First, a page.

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Did J Street Win by Losing?

J Street’s application to join the Conference of Presidents of Major American Jewish Organizations failed today. According to JTA, the vote was 22-17 against with three abstentions. This will, no doubt, be represented by J Street as proof that the mainstream community is trying to stifle dissent. But, as the Conference noted in a subsequent statement, there is already no shortage of liberal and left-wing groups among its members. If J Street has alienated so many other Jewish organizations by its strident criticism of Israel’s democratically-elected government and efforts to include anti-Zionist groups in the community, it should not be surprised that many want no part of it. Indeed, the willingness of so many groups to say no to them is a heartening sign that many American Jews have grown tired of its shrill one-note act.

Yet as I noted earlier, a negative vote is probably on balance a good thing for J Street. This rejection will give it material with which it can continue its already flagging efforts to delegitimize mainstream groups like AIPAC and to masquerade as the true voice of American Jewry. Gaining admission would have deprived it of that talking point and relegated it to being just one more among dozens of groups that call themselves “major” but are, in fact, nothing of the sort.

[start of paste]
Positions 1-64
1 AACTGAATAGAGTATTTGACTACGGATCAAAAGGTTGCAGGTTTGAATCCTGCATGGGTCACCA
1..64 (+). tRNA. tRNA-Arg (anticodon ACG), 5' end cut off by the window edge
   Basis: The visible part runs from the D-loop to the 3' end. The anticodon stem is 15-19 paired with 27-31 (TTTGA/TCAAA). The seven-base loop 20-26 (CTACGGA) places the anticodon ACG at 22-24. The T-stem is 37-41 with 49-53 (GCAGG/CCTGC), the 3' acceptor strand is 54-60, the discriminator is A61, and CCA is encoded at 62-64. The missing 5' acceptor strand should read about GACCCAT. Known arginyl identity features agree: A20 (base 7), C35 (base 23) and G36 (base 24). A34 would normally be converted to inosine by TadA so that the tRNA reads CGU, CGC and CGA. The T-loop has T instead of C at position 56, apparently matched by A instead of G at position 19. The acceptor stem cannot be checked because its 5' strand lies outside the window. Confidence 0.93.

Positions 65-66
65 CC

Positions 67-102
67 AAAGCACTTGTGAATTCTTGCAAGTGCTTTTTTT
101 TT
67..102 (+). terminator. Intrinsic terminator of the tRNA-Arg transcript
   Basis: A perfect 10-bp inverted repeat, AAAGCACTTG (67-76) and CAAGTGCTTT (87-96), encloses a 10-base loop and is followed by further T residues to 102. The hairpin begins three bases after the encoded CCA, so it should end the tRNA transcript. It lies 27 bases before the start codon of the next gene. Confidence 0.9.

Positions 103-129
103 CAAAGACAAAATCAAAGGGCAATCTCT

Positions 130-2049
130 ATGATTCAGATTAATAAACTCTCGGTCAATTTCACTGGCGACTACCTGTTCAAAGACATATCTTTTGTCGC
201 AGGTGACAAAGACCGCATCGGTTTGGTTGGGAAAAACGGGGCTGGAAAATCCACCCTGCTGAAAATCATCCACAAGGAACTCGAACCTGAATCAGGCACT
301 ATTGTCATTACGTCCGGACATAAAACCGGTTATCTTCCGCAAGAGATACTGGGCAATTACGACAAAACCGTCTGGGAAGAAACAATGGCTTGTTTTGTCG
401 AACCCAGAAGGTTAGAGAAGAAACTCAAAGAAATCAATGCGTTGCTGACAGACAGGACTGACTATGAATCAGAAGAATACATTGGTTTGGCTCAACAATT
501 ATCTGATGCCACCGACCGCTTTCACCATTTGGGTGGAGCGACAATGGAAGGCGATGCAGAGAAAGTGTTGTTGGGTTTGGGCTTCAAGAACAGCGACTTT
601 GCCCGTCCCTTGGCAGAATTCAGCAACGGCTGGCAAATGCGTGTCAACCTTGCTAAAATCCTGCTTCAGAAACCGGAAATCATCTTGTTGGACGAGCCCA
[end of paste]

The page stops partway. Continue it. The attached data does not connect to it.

Nevertheless, no one should be under the impression that J Street is either a significant player in Washington or speaks for an under-represented constituency. J Street has failed in its effort to supplant or even significantly challenge AIPAC. That it is not even able to gain admission in what is one of American Jewry’s least exclusive clubs is one more indication that it is a dismal failure.



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